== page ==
# Countable vs. ultra-negligible sets [duplicate]

A subset $A\subset\mathbb{R}$ is negligible if for each $\epsilon>0$ there exists a sequence $(I_n)$ of intervals such that $A\subset\cup_n I_n$ and $\sum_n \vert I_n \vert \leq \epsilon$. Let us say that $A$ is ultra-negligible if for any sequence $(\epsilon_n)$ of positive numbers, there exists a sequence $(I_n)$ of intervals such that $A\subset\cup_n I_n$ and $\vert I_n\vert \leq \epsilon_n$ for all $n$ (for example, any countable set is ultra-negligible). Clearly, every ultra-negligible set is negligible. In his famous problem book, P. Halmos shows that the converse is not true : the triadic Cantor set is negligible but not ultra-negligible.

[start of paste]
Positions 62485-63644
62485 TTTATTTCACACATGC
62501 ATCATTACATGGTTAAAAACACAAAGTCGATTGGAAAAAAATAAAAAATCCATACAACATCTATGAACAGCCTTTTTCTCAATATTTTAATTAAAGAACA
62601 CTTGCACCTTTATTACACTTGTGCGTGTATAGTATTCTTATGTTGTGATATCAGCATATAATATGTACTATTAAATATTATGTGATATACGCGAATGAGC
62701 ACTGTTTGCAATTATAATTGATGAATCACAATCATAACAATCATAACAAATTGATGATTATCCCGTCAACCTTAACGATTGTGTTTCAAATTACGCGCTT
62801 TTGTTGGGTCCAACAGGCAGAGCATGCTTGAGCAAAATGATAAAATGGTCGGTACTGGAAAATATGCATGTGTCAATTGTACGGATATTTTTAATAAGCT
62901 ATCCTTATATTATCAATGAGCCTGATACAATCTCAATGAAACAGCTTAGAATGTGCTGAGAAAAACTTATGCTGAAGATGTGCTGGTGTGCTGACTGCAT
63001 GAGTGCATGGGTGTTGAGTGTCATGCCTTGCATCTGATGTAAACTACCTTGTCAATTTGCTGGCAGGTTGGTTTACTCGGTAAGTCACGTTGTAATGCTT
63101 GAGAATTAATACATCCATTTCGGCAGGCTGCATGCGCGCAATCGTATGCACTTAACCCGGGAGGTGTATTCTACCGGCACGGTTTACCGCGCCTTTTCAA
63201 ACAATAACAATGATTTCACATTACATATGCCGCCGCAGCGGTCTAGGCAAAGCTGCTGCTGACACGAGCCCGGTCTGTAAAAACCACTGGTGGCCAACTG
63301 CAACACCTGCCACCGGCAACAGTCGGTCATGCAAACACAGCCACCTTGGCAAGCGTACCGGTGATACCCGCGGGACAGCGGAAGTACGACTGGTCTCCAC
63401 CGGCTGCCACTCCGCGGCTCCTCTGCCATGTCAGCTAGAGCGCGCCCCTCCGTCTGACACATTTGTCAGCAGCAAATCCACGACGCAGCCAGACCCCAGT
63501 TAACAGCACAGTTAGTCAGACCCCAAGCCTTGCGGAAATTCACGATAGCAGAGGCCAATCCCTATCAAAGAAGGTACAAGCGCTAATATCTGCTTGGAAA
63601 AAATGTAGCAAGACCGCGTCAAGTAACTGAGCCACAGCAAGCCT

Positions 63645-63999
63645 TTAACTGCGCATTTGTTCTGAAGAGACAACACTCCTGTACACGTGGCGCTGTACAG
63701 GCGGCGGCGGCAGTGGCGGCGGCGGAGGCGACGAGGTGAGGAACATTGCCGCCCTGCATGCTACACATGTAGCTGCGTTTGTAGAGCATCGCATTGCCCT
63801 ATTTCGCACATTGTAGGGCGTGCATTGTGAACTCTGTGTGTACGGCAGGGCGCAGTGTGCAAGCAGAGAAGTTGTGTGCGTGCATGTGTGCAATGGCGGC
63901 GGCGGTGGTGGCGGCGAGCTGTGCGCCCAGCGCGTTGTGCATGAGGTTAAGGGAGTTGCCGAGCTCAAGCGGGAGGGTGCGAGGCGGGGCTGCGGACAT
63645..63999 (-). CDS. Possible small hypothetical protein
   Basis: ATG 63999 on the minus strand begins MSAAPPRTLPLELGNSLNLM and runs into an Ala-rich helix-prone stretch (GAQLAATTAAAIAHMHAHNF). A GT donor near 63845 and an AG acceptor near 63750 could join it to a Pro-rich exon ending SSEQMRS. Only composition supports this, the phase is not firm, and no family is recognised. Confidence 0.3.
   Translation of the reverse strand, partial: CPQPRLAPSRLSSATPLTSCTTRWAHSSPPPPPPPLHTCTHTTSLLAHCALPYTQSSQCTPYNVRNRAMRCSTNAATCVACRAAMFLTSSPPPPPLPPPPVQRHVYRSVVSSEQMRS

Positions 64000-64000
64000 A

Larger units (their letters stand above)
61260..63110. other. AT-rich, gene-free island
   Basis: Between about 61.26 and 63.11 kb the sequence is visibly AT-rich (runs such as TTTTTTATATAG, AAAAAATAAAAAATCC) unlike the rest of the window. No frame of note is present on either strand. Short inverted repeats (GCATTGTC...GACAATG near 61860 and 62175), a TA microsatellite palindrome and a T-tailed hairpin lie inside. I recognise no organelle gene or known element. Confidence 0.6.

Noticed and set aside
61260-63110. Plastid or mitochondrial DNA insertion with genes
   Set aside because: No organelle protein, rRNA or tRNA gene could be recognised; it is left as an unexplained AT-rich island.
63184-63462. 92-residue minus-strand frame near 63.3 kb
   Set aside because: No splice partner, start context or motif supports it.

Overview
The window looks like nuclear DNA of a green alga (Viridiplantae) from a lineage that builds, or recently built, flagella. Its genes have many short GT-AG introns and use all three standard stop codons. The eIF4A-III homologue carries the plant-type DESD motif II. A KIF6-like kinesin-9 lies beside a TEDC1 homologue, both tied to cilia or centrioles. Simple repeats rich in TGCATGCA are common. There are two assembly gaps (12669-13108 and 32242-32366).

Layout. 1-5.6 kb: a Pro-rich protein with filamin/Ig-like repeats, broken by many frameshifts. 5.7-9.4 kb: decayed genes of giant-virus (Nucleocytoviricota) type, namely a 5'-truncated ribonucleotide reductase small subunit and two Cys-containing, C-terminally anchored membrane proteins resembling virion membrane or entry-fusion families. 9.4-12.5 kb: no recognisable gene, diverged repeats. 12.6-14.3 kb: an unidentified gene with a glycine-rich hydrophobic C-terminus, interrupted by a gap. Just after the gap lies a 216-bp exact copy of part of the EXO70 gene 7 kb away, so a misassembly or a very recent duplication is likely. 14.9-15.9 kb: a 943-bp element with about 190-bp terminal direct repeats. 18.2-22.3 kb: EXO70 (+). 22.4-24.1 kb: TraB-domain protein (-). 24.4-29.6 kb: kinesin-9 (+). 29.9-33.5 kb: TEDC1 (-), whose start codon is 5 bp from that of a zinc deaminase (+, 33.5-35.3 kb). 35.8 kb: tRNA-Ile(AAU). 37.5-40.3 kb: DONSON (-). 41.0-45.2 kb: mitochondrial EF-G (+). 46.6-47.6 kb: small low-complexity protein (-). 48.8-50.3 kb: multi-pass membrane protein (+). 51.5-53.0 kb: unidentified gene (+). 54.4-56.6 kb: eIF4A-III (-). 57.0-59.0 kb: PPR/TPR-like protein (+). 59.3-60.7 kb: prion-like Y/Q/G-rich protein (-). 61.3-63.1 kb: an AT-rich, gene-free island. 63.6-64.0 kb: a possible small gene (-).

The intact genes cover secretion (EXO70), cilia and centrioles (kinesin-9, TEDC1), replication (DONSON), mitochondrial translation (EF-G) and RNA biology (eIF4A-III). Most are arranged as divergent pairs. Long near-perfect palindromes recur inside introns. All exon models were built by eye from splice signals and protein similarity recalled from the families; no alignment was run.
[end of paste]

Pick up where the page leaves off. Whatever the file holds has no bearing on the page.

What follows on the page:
I am wondering if there are examples of ultra-negligible sets that are not countable ?

• You're right. Sorry for that! Apr 7, 2014 at 16:45

• To add more references, Arnold Miller has a paper Special subsets of the real line (e.g. see Theorem 13) at his web page (and some other papers about $\gamma$-sets might be related). Apr 8, 2014 at 1:13